When Jesus “dies”, as recorded in Matt 27:50, the Greek says “And Jesus again having cried in a loud voice, sent out [aphiémi] the spirit.” Behold, though we read that Jesus was raised from the dead [nekros], we do not find any verse anywhere telling us that Jesus died. We find:

“When Herod died [teleutaó]…” Matt. 2:19

“my daughter has died [teleutaó]…” Matt. 9:18

“David died [teleutaó] and was buried …” Acts 2:29

“By faith Joseph, dying [teleutaó]…” Heb. 11:22 (the writer puts this word in the present participle active)

That word teleutaó only appears 13 times in the NT. So what about other verses that say Jesus died such as in 1 Thes. 4:14? The word used is apothnéskó which means literally to wither away, decay, die off. Already there are quite a few words surrounding the concept of death or dying:

  • Thanatos (Death)
  • teleutaó (died)
  • aphiémi (sent out)
  • apollumi (destroyed)
  • apothnéskó (wither away, die out)
  • nekros (dead)

Nekros, meaning dead, is a word signifying another enigma. In Matt. 8:22 Jesus said “Follow me, and suffer the dead [nekros] to bury their own dead [nekros].” Nekros is used by the Septuagint, the Greek translation of the Old Testament, for the Hebrew mut to die,

“…a uniter of associations, and a consulter of a mumbler, and a knowing one, and one who seeks toward the dead [nekros].” Deut 18:11 literal

Nekros does not mean to die, died, or death but rather a state of being dead. Dead state, or dead sleep?


This word is found in the Hebrew Scriptures 66 times. It is often translated as hell. The Septuagint Greek (LXX) translates it as Hades.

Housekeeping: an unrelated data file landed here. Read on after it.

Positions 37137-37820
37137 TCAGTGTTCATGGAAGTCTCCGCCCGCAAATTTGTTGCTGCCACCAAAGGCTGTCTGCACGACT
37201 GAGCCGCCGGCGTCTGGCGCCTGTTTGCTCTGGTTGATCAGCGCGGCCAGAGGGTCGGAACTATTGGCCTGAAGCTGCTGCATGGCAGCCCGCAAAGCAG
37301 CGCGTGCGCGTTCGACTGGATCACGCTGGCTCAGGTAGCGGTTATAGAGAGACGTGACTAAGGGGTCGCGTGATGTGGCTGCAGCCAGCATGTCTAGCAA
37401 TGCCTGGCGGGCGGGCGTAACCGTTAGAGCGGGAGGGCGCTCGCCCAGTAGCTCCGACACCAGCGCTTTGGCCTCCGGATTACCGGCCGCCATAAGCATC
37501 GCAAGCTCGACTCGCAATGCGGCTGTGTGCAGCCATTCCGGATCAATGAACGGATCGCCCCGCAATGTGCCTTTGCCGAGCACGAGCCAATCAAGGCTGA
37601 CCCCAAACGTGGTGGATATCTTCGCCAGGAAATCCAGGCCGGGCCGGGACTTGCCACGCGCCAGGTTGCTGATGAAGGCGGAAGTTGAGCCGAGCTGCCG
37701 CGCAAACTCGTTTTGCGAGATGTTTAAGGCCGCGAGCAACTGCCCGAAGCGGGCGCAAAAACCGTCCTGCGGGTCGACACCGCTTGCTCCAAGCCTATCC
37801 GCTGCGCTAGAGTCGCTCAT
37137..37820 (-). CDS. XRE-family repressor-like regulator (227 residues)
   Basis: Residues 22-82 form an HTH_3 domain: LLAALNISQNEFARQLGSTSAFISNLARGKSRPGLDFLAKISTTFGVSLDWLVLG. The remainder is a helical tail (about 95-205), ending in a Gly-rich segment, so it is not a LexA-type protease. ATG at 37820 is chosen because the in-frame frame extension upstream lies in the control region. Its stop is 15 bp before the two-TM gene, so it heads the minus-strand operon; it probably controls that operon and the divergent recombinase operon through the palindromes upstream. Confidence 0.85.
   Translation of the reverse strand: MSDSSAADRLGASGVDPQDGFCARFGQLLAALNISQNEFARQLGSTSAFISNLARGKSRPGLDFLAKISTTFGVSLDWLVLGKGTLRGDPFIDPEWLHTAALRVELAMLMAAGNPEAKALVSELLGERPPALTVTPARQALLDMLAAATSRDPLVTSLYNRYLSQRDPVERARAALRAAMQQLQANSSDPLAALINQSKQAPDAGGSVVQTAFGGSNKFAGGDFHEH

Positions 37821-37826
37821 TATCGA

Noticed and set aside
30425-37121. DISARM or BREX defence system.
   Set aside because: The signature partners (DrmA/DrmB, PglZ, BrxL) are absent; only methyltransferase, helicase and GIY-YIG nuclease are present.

From the hand of Sheol I am redeeming them, from Death [mavet] I am redeeming[as a kinsman] them. Where is your plague, Death? Where is your destruction, Sheol? Sorrow is concealed from my eyes.

Hosea 13:14 literal

The noun sheol is never found with a definite article. It is often found as sheolah with the suffix –ah. The suffix -ah is called the “directional hay” or “terminative case” and is not pronounced. This means that sheol is not so much a place as it is a direction. It is an abode, movement, or condition, a limitation. There is no concrete definition just as with the four winds—north, south, east, west. “The west” as translated from dusk (#4628) is not any one place, but a limitation of direction just as “east” is translated from sunrise or front (#4217 and #6921) is also not a definitive place. Also note that sheol is not something found in the Deep (Abyss) but in the Earth, as a “pit”, or “grave”:

“and they descend themselves, and the whole of whom they possess, living Sheol-ward, and the Earth closes upon them…” Num. 16:33 literal

“The cords of Sheol encompassed me; The traps of death confronted me. In my distress I called upon Yahweh, Yes, I cried to my God…” David’s Song, 2 Sam. 22:6

In Jeremiah 29:15 Babylon is also written with a terminative, directional case, babel-ah. “You have caused to stand up for ourselves prophets Babylon­-ward.”